The retreat from Lubuntu has now been completed with the second AMD E350 (identical motherboard to the other) also being installed with Linux Mint. But I continue to have a pen drive dedicated to the Lubuntu64 installer, and use it on some virtual machines. As I have stated above it is a great system for 4 GB or less of memory; once you are able to get as high as 8 GB, its advantages are no longer so clear cut because the CPU spec or speed is not so significant when such a large amount of RAM is installed. The second AMD E350 is in my workshop and will have a wireless connection to another network. It is being used primarily for work related to that network, which is not very much work at all at the present time. But hopefully the wireless connection will work well. I have had sooo much fun with a little Edimax nano adapter supposedly rated to 150Mbps which seems to be able to get real-world about 5Mbps on my home Wi-fi. So using another wireless antenna I have here I hope to be able to get a much faster speed. Well indeed I eventually tested with a much better Edimax solution, a wireless 802.11ac USB adapter with a big aerial on it. It turns out to be at least 5-10 times faster particularly on a 802.11ac network.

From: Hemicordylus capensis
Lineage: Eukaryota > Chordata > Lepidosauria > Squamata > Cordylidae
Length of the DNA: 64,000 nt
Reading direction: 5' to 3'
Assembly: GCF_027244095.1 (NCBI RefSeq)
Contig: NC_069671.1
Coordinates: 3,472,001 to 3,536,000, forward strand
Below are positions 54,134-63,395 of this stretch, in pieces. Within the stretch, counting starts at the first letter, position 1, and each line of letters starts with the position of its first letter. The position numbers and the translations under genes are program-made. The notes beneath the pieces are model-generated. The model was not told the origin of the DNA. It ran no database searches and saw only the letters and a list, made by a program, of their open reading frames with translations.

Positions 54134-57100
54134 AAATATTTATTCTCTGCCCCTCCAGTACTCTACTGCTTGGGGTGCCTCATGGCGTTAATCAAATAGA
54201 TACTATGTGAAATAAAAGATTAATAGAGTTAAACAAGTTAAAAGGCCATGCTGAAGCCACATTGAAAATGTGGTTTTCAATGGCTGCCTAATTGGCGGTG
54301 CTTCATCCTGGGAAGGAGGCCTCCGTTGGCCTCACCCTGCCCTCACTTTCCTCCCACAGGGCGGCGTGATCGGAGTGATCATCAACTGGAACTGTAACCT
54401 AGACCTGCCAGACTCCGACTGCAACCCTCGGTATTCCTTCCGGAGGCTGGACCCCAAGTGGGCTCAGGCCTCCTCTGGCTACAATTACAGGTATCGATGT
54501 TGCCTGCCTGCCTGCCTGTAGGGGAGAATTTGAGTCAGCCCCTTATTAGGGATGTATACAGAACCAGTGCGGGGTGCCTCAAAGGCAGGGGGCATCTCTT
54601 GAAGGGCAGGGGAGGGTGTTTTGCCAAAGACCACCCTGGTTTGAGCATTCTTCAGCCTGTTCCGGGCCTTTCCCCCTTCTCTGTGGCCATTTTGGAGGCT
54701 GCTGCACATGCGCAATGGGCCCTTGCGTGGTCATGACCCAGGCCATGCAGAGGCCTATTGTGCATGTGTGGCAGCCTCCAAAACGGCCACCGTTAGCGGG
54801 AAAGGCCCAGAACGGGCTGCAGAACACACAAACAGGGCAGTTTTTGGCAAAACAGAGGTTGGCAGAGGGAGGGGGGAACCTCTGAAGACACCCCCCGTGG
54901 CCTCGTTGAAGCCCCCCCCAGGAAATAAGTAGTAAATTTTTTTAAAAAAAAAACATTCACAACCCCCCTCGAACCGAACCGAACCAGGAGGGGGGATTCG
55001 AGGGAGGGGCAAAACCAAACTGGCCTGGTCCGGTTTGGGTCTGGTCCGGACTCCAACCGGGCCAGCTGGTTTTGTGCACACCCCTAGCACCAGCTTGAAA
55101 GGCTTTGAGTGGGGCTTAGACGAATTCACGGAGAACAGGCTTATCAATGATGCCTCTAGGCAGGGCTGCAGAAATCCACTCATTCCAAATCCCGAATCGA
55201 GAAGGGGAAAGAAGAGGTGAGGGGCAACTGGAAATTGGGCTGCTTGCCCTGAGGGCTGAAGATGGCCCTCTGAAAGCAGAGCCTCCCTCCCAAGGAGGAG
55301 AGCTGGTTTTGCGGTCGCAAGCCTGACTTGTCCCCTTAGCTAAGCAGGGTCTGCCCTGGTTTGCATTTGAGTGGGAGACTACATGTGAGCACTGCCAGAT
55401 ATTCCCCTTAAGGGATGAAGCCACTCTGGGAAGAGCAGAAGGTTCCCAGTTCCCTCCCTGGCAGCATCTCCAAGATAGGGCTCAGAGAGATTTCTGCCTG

Another thing I am trying on my two work PCs is using Chrome instead of Chromium. Since it turns out Google makes a release of the full Chrome product for Linux alongside Chromium which is the open source part of the Chrome package. The newest one also has Firefox Developer installed from a source other than Ubuntu Make, which I could not find to install. I got FFDE from the Mozilla site instead. Once it is extracted you need to copy the firefox folder to somewhere, for example /opt (with root privileges needed) and then make a firefox-dev.desktop file for the menu entry which you put into ~/.local/share/applications where the Cinnamon menu thingy will pick it up automatically. The contents could look something like this (the firefox folder has been renamed to firefox_dev):

[Desktop Entry]
Name=Firefox Developer
GenericName=Firefox Developer Edition
Comment=Firefox Developer Edition Web Browser.

This has worked just as well as the Umake version.